"the most employable skills on the planet" lulz
Besides hilarity, what's your point?
Do you care to give an example of a general professional discipline which is significantly more "employable" than software engineering? I'll wait while you prepare a list.
Seriously. I'm a 35 year old software engineer. After university, I worked as a permanent employee for a few years in a couple of different software companies. Then I moved onto contracting in the financial sector - greater cash reward, and the work was just as good. I've built up experience in contracting in a few different sectors, doing a mixture of development and infrastructure engineering.
I can take a break for a few months travelling, come back to town - and it takes me about 24-72 hours to find a new contract job. To actually review the market, interview for my chosen handful of positions, receive an offer and accept it. An interesting job that pays good daily cash.
And I'm a good engineer, but I know I'm not the best.
So, I say again - if you're a software engineer, and you're struggling to find work, you're not trying hard enough.
So try harder.
(Oh, and do contracting; learn new technologies like I said; and aim at senior technical roles like architecting.)
Dude. You're a senior software engineer. You already have some of the most employable skills on the planet. If you're worrying about job security, you're not trying hard enough.
How to stay employable?
Keep abreast of new stuff: new language developments, new development concepts, new methodologies. (flippant examples: Groovy / Scala / NoSQL / Hadoop )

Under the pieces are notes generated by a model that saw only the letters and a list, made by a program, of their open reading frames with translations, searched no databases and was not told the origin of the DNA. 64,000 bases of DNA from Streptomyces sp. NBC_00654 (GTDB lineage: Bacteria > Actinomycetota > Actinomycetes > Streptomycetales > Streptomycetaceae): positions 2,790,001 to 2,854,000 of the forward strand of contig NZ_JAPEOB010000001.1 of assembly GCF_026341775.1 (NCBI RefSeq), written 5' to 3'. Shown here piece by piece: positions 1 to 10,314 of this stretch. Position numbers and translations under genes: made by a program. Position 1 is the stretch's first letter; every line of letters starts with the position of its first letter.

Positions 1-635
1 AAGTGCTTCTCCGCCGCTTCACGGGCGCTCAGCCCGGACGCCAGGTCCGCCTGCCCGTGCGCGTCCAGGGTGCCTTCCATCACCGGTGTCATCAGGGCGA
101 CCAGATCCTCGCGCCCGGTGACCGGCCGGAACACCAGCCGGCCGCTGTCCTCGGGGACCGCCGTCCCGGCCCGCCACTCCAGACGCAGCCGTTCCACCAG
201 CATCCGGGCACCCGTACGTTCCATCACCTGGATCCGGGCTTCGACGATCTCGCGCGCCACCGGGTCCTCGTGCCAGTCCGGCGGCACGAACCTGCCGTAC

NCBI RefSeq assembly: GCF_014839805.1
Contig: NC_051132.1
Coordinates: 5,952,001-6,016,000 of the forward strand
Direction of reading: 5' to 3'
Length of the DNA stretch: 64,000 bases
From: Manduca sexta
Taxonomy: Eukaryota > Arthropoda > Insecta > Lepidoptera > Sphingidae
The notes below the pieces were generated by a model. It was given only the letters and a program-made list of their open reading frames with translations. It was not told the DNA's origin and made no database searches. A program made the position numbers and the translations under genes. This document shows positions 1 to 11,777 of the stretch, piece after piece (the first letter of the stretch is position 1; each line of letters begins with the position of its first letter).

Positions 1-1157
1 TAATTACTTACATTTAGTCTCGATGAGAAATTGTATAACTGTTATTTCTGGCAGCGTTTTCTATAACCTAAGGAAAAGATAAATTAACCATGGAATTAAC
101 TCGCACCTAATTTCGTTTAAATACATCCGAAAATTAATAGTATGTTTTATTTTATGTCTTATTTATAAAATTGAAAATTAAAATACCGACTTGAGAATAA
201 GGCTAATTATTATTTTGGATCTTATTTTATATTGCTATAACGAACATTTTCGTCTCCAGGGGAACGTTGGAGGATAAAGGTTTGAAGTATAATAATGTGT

Learn Agile/Scrum if you haven't already.
Take up contracting, and get some interesting work in a different field. Try telecoms or media or something - just break away from financial for a bit.
You should be thinking of graduating to a senior architect level, which will still require technical involvement but with project management expertise.
You will have no need to worry about being jobless. Be brave!
I love that Linus is still as forthright as ever.
The fact that Nvidia don't support current fundamental features of their chipsets on Linux (like Optimus) is reprehensible. Thanks you to Linus for providing the "fuck you" to Nvidia that they deserve.
I had exactly the same requirements list, and the Netgear is the one I ended up buying about 18 months ago. It is basically faultless (though you should check forums for ddwrt and the like because certain hardware revisions or serial numbers had wireless strength issues IIRC).
It also has plenty of RAM so your routing tables are never going to get snarled up.
The WNDR4000 looks like the update to this model, is supported by the open firmwares and can be bought for well under $200.
I'm just curious - what brought Edward Teller to the interest of Slashdot all of a sudden? It's not an anniversary of anything that I'm aware of - so why are we now talking about this particular physicist?
As far as I can make out, he wasn't much of a nice guy. From the Wikipedia article on him: 'Nobel Prize winning physicist Isidor I. Rabi once suggested that "It would have been a better world without Teller."'
Also - is anybody on Slashdot going to make the connection with good ol' Bob Lazar? You know, the guy who supposedly worked at Area51 in the late 80s and supposedly worked in a facility where they were working on back-engineering alien flying saucers, stored underground? It's a great story, even if it is largely (but not totally) uncorroborated. Well, Lazar claims that Teller got him the job, after a chance meeting at Los Alamos Research Labs. Teller was interviewed about this years afterwards, and didn't seem too happy. Look on Youtube for "UFOs The Lazar Tape
The points you make are quite valid - it's just that they had nothing really to do with the topic at hand.